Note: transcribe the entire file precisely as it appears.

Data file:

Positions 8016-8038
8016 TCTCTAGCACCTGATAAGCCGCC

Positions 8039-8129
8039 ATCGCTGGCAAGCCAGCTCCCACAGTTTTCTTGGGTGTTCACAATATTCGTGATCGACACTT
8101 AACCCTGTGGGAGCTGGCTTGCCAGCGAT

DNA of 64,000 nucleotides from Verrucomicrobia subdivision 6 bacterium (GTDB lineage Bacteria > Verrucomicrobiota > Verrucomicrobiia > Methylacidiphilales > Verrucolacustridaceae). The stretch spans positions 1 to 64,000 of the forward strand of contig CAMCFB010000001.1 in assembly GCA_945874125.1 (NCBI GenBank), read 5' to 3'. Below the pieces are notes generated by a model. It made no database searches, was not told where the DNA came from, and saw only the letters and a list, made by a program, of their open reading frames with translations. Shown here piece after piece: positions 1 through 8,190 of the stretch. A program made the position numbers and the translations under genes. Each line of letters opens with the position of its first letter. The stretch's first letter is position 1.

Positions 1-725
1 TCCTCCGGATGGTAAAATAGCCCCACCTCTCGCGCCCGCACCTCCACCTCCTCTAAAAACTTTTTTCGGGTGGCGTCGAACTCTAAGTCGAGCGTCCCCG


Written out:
Positions 8016-8038
8016 TCTCTAGCACCTGATAAGCCGCC

Positions 8039-8129
8039 ATCGCTGGCAAGCCAGCTCCCACAGTTTTCTTGGGTGTTCACAATATTCGTGATCGACACTT
8101 AACCCTGTGGGAGCTGGCTTGCCAGCGAT

DNA of 64,000 nucleotides from Verrucomicrobia subdivision 6 bacterium (GTDB lineage Bacteria > Verrucomicrobiota > Verrucomicrobiia > Methylacidiphilales > Verrucolacustridaceae). The stretch spans positions 1 to 64,000 of the forward strand of contig CAMCFB010000001.1 in assembly GCA_945874125.1 (NCBI GenBank), read 5' to 3'. Below the pieces are notes generated by a model. It made no database searches, was not told where the DNA came from, and saw only the letters and a list, made by a program, of their open reading frames with translations. Shown here piece after piece: positions 1 through 8,190 of the stretch. A program made the position numbers and the translations under genes. Each line of letters opens with the position of its first letter. The stretch's first letter is position 1.

Positions 1-725
1 TCCTCCGGATGGTAAAATAGCCCCACCTCTCGCGCCCGCACCTCCACCTCCTCTAAAAACTTTTTTCGGGTGGCGTCGAACTCTAAGTCGAGCGTCCCCG